Mr. Mueller has drawn a great deal of attention for his strong opinions on the case, even getting quoted in The Wall Street Journal.


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RE: I'm a little confused
By TakinYourPoints on 9/26/2011 10:05:47 AM , Rating: -1
Apple is pretty open on the software side. Webkit was internally developed at Apple and then open sourced, and they continue to update it with enhancements still being rolled into Google Chrome. Same thing with OpenCL, developed by Apple and then open sourced. Enhancements made to both OS X and iOS (which are based off BSD) have been contributed back to the community for years. Advocacy for open HTML5 standards over closed third-party plugins like Flash is another example. A rare example with hardware is the mini-DisplayPort connector, developed by Apple and then made available with no license fees or (unlike USB) usage restrictions. Now it is seen in all new AMD cards as well as Intel's Thunderbolt port.

The reasoning for this is simple: Apple is a hardware company, that's where they make their money. Unlike other companies who's leverage relies on closed-end software, it is in Apple's best interest for cross-platform compatibility and open standards. If the web only worked properly on IE or any other specific but popular piece of software, then they would be in serious trouble in terms of compatibility. That example extends far and wide. It is in Apple's best interest for all software to work on all platforms given the fact that their hardware and OS makes up a relatively small global percentage.


RE: I'm a little confused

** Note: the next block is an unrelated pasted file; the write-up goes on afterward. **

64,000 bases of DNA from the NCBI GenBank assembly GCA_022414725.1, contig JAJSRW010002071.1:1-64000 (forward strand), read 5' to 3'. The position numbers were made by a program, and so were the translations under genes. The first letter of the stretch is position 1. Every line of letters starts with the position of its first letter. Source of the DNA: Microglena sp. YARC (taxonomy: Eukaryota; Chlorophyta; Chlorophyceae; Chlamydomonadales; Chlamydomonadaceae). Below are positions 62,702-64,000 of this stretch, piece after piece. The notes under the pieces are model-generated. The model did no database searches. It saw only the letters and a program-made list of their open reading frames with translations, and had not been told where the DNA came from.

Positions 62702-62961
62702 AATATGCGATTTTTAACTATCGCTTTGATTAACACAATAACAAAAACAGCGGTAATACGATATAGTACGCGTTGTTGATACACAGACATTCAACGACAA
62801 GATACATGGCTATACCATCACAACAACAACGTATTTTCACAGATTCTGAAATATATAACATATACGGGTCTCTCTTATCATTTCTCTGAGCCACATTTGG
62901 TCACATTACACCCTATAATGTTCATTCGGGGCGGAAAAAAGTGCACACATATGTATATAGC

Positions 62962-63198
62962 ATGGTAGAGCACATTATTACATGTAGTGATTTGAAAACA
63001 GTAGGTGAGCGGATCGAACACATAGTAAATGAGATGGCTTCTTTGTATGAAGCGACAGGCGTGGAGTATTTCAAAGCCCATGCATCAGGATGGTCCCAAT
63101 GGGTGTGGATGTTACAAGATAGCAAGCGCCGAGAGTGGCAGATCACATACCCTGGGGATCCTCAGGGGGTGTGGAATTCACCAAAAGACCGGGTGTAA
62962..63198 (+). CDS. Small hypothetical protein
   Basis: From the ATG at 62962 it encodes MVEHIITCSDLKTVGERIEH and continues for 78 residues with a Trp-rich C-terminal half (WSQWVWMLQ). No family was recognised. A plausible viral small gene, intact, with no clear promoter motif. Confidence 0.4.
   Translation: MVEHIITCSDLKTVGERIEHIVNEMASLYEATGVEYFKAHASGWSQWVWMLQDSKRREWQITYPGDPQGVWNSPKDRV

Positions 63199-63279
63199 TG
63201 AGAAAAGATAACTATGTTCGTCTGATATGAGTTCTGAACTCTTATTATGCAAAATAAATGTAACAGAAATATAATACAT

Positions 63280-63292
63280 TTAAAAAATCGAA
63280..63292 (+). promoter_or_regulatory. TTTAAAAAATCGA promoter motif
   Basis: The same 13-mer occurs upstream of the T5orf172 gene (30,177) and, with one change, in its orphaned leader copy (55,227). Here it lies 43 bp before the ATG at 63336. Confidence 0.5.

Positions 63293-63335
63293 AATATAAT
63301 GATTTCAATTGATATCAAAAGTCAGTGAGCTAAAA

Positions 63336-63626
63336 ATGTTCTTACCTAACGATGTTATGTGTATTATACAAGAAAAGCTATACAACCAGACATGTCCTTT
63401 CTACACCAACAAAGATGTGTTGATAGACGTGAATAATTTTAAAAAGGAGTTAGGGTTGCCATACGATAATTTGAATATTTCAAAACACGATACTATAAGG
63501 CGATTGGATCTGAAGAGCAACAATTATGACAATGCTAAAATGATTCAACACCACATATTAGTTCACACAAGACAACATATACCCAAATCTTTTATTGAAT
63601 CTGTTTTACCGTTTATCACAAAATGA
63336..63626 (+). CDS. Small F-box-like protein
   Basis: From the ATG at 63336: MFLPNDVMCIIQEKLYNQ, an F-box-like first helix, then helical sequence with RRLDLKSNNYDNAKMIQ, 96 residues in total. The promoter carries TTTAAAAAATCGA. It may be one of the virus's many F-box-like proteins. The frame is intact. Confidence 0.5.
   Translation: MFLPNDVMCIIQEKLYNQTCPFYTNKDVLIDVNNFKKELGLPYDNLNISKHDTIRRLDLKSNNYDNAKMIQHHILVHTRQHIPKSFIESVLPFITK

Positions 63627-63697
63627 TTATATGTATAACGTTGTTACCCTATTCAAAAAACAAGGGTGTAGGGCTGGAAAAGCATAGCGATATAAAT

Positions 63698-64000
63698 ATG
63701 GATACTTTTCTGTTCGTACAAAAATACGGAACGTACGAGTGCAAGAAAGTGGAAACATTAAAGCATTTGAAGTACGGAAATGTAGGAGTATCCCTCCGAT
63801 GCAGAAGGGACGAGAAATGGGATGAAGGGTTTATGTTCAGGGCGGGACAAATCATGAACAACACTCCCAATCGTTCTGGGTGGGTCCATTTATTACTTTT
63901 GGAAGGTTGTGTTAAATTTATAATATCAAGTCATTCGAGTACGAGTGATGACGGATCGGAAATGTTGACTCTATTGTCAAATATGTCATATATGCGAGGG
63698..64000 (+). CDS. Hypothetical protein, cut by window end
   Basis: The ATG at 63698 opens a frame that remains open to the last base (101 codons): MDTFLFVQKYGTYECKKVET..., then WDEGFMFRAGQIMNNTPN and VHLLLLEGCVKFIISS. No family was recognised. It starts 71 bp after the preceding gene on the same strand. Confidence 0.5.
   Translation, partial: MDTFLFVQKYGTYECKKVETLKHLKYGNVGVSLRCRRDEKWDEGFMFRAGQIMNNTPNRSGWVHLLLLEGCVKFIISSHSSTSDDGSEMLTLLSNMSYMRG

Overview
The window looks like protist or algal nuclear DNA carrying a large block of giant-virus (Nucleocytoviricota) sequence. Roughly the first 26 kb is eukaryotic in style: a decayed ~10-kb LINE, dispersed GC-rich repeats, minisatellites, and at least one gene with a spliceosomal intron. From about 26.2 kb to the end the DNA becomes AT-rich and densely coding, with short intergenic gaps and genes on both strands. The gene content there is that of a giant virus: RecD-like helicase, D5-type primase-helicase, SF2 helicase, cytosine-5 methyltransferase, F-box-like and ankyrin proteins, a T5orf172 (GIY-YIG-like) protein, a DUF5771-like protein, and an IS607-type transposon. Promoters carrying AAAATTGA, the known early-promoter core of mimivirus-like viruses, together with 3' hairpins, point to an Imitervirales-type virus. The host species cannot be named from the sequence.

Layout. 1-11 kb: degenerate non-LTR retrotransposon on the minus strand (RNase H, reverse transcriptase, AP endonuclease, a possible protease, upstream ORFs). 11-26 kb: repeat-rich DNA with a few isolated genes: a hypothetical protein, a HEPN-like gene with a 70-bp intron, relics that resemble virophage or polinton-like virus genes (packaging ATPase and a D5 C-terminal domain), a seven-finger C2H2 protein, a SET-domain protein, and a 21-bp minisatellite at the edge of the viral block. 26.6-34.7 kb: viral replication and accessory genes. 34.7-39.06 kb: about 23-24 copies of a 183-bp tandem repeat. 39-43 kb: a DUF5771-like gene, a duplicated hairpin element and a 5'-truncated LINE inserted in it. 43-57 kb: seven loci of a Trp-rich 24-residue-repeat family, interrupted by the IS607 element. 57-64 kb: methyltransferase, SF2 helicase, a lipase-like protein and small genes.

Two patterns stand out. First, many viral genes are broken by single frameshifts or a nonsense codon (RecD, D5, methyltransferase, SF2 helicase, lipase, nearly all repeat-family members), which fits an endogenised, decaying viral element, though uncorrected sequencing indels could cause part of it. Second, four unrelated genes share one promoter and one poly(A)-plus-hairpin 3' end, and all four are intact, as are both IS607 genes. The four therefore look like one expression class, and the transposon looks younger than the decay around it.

By Stratagem on 9/26/2011 10:38:09 AM , Rating: 5
quote:
Webkit was internally developed at Apple and then open sourced...

No, it wasn't. It was created by the KDE project and forked by Apple. They kept the license because they had no choice.

quote:
Same thing with OpenCL, developed by Apple and then open sourced.

OpenCL is an API. It was created to compete with DirectX (DirectCompute) and CUDA, mainly. The "open source" files you refer to are actually just an implementation of FFTs in OpenCL. This is known as example code.

quote:
Apple is a hardware company,

Apple is a marketing company with a focus on electronics and patents :-).


RE: I'm a little confused
By MrAwax on 9/26/2011 11:03:30 AM , Rating: 2
quote:
OpenCL is an API. It was created to compete with DirectX (DirectCompute) and CUDA, mainly.
OpenCL IS CUDA standardized to be independant from NVidia.
It was co-defined in strong relationship with NVidia who was at that time a important provider of GPU to Apple computers.


RE: I'm a little confused
By TakinYourPoints on 9/26/2011 6:16:56 PM , Rating: 2
Exactly. OpenCL isn't a closed API made to compete with other closed APIs, it is made to run on a variety of hardware (NVIDIA and ATI) and operating systems (Windows, OS X, Linux, etc etc). CUDA and DirectX are closed and proprietary by definition.

This again points back to the core argument that open software standards are a net benefit to Apple as it gives them relevance and compatibility that they otherwise wouldn't have since they have a small marketshare relative to Windows.


RE: I'm a little confused
By TakinYourPoints on 9/26/11, Rating: 0
RE: I'm a little confused
By TakinYourPoints on 9/26/11, Rating: -1
"Game reviewers fought each other to write the most glowing coverage possible for the powerhouse Sony, MS systems. Reviewers flipped coins to see who would review the Nintendo Wii. The losers got stuck with the job." -- Andy Marken